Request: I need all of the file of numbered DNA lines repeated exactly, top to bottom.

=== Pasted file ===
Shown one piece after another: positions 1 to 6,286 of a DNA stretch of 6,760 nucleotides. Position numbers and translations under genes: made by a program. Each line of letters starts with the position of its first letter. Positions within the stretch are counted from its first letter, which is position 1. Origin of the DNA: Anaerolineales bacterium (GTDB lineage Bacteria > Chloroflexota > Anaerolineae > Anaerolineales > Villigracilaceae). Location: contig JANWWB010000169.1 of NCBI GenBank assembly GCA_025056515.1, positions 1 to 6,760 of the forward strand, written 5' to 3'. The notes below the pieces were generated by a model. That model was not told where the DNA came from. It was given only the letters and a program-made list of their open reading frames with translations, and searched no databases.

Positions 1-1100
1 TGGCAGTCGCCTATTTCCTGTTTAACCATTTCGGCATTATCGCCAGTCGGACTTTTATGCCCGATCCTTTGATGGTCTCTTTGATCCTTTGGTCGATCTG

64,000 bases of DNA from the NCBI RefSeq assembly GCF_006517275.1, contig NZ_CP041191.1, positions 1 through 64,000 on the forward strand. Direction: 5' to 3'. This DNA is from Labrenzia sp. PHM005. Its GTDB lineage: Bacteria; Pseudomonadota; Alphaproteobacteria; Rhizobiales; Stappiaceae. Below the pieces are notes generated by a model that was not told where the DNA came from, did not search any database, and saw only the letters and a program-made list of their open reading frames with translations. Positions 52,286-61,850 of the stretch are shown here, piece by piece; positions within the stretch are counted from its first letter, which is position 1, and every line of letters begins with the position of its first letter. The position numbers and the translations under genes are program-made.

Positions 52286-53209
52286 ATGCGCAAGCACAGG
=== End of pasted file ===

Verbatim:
Shown one piece after another: positions 1 to 6,286 of a DNA stretch of 6,760 nucleotides. Position numbers and translations under genes: made by a program. Each line of letters starts with the position of its first letter. Positions within the stretch are counted from its first letter, which is position 1. Origin of the DNA: Anaerolineales bacterium (GTDB lineage Bacteria > Chloroflexota > Anaerolineae > Anaerolineales > Villigracilaceae). Location: contig JANWWB010000169.1 of NCBI GenBank assembly GCA_025056515.1, positions 1 to 6,760 of the forward strand, written 5' to 3'. The notes below the pieces were generated by a model. That model was not told where the DNA came from. It was given only the letters and a program-made list of their open reading frames with translations, and searched no databases.

Positions 1-1100
1 TGGCAGTCGCCTATTTCCTGTTTAACCATTTCGGCATTATCGCCAGTCGGACTTTTATGCCCGATCCTTTGATGGTCTCTTTGATCCTTTGGTCGATCTG

64,000 bases of DNA from the NCBI RefSeq assembly GCF_006517275.1, contig NZ_CP041191.1, positions 1 through 64,000 on the forward strand. Direction: 5' to 3'. This DNA is from Labrenzia sp. PHM005. Its GTDB lineage: Bacteria; Pseudomonadota; Alphaproteobacteria; Rhizobiales; Stappiaceae. Below the pieces are notes generated by a model that was not told where the DNA came from, did not search any database, and saw only the letters and a program-made list of their open reading frames with translations. Positions 52,286-61,850 of the stretch are shown here, piece by piece; positions within the stretch are counted from its first letter, which is position 1, and every line of letters begins with the position of its first letter. The position numbers and the translations under genes are program-made.

Positions 52286-53209
52286 ATGCGCAAGCACAGG